As we’ve discussed in previous posts, President Obama has called for a new age of openness in American politics by saying, “we will work together to ensure the public trust and establish a system of transparency, public participation, and collaboration. Openness will strengthen our democracy and promote efficiency and effectiveness in Government.” You can read more about the Open Government Partnership and the Open Government Initiative here.
But new initiatives that encourage openness come with a need for new and substantial accountability. Because the government continues to create and monitor several new social media accounts on Facebook, Twitter, and social sites as time goes on, the General Services Administration has created a social media registry where federal agencies can list their accounts on 22 social media accounts (one of which, of course, is IdeaScale).
How does it work? Well, anyone wanting to verify that they’re actually speaking to an actual government agency simply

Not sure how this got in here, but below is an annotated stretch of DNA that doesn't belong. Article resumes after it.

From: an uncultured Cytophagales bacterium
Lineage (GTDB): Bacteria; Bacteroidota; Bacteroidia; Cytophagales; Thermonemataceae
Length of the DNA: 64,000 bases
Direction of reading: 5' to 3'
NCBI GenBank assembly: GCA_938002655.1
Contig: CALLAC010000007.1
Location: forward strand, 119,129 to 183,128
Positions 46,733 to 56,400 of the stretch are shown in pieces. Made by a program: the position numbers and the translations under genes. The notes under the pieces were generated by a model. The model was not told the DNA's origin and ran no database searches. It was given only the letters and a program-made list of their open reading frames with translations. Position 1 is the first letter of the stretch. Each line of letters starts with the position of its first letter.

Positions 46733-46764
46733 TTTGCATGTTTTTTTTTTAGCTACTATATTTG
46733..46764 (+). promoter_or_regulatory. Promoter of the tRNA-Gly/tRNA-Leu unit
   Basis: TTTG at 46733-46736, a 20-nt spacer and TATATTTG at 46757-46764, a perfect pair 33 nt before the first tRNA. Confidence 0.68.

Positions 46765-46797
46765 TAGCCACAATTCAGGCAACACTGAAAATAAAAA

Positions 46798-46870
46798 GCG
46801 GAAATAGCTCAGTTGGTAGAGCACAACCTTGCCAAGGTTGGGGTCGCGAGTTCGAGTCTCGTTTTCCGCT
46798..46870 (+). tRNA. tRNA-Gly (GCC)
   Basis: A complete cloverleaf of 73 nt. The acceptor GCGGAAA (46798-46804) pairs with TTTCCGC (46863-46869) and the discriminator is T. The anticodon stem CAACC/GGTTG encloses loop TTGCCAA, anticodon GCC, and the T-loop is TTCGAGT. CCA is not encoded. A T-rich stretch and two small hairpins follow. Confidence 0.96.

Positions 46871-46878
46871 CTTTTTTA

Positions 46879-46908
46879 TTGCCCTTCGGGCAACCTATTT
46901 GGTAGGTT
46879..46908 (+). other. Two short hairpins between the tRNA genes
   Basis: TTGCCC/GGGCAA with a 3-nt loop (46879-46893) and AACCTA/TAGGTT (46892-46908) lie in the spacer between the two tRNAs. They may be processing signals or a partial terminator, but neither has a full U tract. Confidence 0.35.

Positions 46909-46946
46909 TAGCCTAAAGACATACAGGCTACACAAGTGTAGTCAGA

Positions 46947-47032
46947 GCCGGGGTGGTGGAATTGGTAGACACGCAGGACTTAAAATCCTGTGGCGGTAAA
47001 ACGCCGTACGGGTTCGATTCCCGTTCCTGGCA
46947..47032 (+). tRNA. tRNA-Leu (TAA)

- visits this site (it should be up and running in two weeks)
- types in the web address of the government site that they are engaging with
- presses “look up”
- receives a result that tells them what branch that account is associated with and who it is monitored by
If, for some reason, that page has not been added to the registry, then the federal employee who manages the site simply adds in their email address so that the GSA can then verify it. You can read more about it on the blog announcing the registry here.
But this leads to a larger question of accountability for anyone who is creating and managing a social media interaction with the public. It means that it behooves you not only to be available and responsive to your network, but also to know who else might be speaking to them with your authority.
How do you think users should verify their social media interaction? What other things does the new open government initiative need to consider?